Recruitment Genius: Web Developer

    £17000 - £30000 per annum: Recruitment Genius: This is a fantastic opportunity...

    Recruitment Genius: Junior .NET Web Developer - Winform / MVC

    £21000 - £26000 per annum: Recruitment Genius: This Award-winning pharma softw...

    Recruitment Genius: Senior Java Developer

    £30000 - £45000 per annum: Recruitment Genius: A Senior Java Developer is requ...

    Day In a Page

    Aren’t you glad you didn’t say that? The worst wince-and-look-away quotes of the year

    Aren’t you glad you didn’t say that?

    The worst wince-and-look-away quotes of the year
    Hollande's vanity project is on a high-speed track to the middle of nowhere

    Vanity project on a high-speed track to nowhere

    France’s TGV network has become mired in controversy
    Sports Quiz of the Year

    Sports Quiz of the Year

    So, how closely were you paying attention during 2014?
    Alexander Armstrong on insulting Mary Berry, his love of 'Bargain Hunt', and life as a llama farmer

    Alexander Armstrong on insulting Mary Berry and his love of 'Bargain Hunt'

    From Armstrong and Miller to Pointless
    Sanchez helps Gunners hold on after Giroud's moment of madness

    Sanchez helps Gunners hold on

    Olivier Giroud's moment of madness nearly costs them
    A Christmas without hope: Fears grow in Gaza that the conflict with Israel will soon reignite

    Christmas without hope

    Gaza fears grow that conflict with Israel will soon reignite
    After 150 years, you can finally visit the grisliest museum in the country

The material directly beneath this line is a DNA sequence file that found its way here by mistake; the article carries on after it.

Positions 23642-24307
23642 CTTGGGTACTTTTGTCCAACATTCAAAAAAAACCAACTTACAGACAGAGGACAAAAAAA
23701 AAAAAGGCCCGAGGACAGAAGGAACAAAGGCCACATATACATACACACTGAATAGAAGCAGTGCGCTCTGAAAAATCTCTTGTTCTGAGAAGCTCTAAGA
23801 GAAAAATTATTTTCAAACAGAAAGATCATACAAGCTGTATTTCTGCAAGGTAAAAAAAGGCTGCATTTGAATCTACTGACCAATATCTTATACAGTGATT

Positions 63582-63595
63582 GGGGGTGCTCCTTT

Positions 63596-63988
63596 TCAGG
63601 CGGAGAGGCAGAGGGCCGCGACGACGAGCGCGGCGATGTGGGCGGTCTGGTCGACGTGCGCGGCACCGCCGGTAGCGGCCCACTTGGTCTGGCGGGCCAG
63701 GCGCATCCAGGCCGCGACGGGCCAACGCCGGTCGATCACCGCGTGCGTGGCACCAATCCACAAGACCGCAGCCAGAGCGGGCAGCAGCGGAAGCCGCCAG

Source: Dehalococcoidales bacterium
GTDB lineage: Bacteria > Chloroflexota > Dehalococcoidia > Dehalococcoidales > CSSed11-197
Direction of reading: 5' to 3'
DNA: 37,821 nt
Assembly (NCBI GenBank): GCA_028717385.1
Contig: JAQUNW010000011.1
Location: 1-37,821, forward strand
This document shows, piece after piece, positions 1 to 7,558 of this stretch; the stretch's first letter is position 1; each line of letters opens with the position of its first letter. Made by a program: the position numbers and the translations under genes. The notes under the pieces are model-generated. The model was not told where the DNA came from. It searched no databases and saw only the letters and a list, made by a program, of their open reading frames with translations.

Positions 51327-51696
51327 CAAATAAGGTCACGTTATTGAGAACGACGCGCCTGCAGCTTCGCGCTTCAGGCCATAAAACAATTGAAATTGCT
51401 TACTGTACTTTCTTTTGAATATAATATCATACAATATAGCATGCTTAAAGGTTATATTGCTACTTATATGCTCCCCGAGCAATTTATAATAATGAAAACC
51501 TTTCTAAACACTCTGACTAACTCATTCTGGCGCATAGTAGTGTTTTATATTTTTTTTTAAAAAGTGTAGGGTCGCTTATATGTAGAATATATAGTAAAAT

The 'Black Museum'

    After 150 years, you can finally visit Britain's grisliest museum
    No ho-ho-hos with Nick Frost's badass Santa

    No ho-ho-hos with Nick Frost's badass Santa

    Doctor Who Christmas Special TV review
    Chilly Christmas: Swimmers take festive dip for charity

    Chilly Christmas

    Swimmers dive into freezing British waters for charity
    Veterans' hostel 'overwhelmed by kindness' for festive dinner

    Homeless Veterans appeal

    In 2010, Sgt Gary Jamieson stepped on an IED in Afghanistan and lost his legs and an arm. He reveals what, and who, helped him to make a remarkable recovery
    Isis in Iraq: Yazidi girls killing themselves to escape rape and imprisonment by militants

    'Jilan killed herself in the bathroom. She cut her wrists and hanged herself'

    Yazidi girls killing themselves to escape rape and imprisonment
    Ed Balls interview: 'If I think about the deficit when I'm playing the piano, it all goes wrong'

    Ed Balls interview

    'If I think about the deficit when I'm playing the piano, it all goes wrong'
    He's behind you, dude!

    US stars in UK panto

    From David Hasselhoff to Jerry Hall
    Grace Dent's Christmas Quiz: What are you – a festive curmudgeon or top of the tree?

    Grace Dent's Christmas Quiz

    What are you – a festive curmudgeon or top of the tree?
    Nasa planning to build cloud cities in airships above Venus

    Nasa planning to build cloud cities in airships above Venus

    Planet’s surface is inhospitable to humans but 30 miles above it is almost perfect